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SOUNDS OF ICELAND — FOUR DAYS OF CROSSING MUSICAL GENRES AT THE KONZERTHAUS

SOUNDS OF ICELAND — FOUR DAYS OF CROSSING MUSICAL GENRES AT THE KONZERTHAUS

Icelandic music is known for having no reservations about crossing genres or crossing oceans and borders – this time all the way to the heart of Berlin for “Sounds of Iceland“, a four-day festival at Konzerthaus Berlin. Starting next week (14.–17.11.2019) the beautiful concert hall at Gendarmenmarkt will host a celebration of musical talent from the volcanic island, bringing together an eclectic line-up of artists such as jazz quartet ADHD, whose performances inspired by the forces of nature will transport you to a sky full of northern lights; multi-instrumentalist and singer Jófríður Ákadóttir of JFDR, deservingly deemed “the next Björk”; and artist in residence Víkingur Ólafsson, who will close the festival with a performance accompanied by the Iceland Symphony Orchestra. Our tip: let the music wash over you at the Singer-Songwriter Night as Sóley, Snorri and their guests give a glimpse into how Icelanders turn the long dark nights into pure creativity! (Text: Andreea Dragos / Photos: Sebastian Runge, jfdr & Ari Magg)

Konzerthaus Berlin, Gendarmenmarkt, 10117 Berlin–Mitte; map
Sounds of Iceland“, 14–17.11.2019. Buy tickets here.
@konzerthausberlin

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SWIMMING AGAINST THE ANTHROPOCENE: ANAÏS SENLI AT GALERIE IM TURM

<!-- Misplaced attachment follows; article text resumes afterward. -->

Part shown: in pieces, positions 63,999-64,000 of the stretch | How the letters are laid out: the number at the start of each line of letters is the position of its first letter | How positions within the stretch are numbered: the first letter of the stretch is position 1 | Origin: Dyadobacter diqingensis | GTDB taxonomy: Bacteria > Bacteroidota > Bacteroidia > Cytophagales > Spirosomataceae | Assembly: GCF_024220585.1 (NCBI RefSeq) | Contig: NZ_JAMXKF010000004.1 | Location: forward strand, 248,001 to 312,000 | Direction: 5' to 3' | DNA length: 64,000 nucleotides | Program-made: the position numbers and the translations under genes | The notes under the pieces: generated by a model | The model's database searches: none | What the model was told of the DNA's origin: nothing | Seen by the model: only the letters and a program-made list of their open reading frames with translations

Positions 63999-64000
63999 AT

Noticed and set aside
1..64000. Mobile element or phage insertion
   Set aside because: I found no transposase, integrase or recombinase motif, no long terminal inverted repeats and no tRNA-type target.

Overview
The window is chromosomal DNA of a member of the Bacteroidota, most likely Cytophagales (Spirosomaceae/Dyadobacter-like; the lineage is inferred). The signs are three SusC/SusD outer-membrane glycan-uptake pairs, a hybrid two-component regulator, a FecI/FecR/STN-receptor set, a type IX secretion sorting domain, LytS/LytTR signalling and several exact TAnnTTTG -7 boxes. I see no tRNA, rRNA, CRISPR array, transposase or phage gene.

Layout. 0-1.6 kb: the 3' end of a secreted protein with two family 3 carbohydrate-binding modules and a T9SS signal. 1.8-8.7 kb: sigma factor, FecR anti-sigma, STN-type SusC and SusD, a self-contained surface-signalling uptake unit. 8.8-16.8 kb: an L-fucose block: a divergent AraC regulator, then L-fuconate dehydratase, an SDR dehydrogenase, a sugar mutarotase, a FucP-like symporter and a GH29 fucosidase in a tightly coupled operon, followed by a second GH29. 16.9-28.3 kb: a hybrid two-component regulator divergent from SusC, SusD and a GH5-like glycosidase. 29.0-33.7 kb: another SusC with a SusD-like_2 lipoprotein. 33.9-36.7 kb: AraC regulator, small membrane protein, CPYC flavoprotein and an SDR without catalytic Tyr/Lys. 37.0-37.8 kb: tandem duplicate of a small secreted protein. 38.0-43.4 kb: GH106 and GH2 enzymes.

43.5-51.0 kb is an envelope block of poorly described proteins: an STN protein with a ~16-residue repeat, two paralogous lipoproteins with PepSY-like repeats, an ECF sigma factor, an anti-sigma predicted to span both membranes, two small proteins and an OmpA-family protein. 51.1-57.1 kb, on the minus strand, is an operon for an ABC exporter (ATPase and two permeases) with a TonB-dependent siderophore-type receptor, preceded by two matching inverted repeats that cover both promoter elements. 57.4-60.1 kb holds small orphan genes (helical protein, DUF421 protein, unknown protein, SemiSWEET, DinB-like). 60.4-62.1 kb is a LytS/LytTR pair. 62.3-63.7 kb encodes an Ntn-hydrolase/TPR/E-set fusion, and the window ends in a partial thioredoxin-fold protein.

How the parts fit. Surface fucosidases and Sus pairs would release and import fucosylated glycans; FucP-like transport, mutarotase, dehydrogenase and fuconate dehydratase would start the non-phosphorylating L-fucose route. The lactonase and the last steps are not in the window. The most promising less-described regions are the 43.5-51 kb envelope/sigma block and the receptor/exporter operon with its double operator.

SWIMMING AGAINST THE ANTHROPOCENE: ANAÏS SENLI AT GALERIE IM TURM

In her latest book, philosopher Donna Haraway proclaims the dawn of the “Chthulucene”, a new geologic era that will supercede the Anthropocene with its environmental pollution, the extinction of the species, and climate crisis. While the Anthropocene bears witness to the interference of mankind with the very geological essence of the planet, the Chthulucene represents a world after humanity as we know it. In some ways, the artist Anaïs Senli builds on these premises, which draw on science fiction, contemporary critique and fantastic speculation. In the exhibition The Heavy Air That Surrounds Us, Senli uses microorganisms to question the cycle of life: she chooses deep sea phytoplankton as a metaphor – drifting microorganisms which produce oxygen and yet provide the raw material for crude oil. In her drawings, Senli makes visible what is unrecognizable to the human eye, whilst constructing new utopias from evident correlations between nature, culture and fossil-fuel capitalism. (Text: Laura Storfner / Photos: Anaïs Senli, The Heavy Air That Surrounds Us, Exhibition view Galerie im Turm, 2019, photo: Eric Tschernow, Courtesy the artist and Galerie im Turm)

Galerie im Turm, Frankfurter Tor 1, 10243 Berlin–Friedrichshain; map
The Heavy Air That Surrounds Us, Anaïs Senli, running until 12.01.2020
21.11.19, 19–21h, No Matter Functions as a Border: Conversation with Regina de Miguel, María Morata and Anaïs Senli, moderated by Lena Johanna Reisner
@galerie_im_turm

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BETTINA POUSTTCHI AT THE BERLINISCHE GALERIE: BLENDING SCULPTURE, PHOTOGRAPHY AND ARCHITECTURE

BETTINA POUSTTCHI AT THE BERLINISCHE GALERIE: BLENDING SCULPTURE, PHOTOGRAPHY AND ARCHITECTURE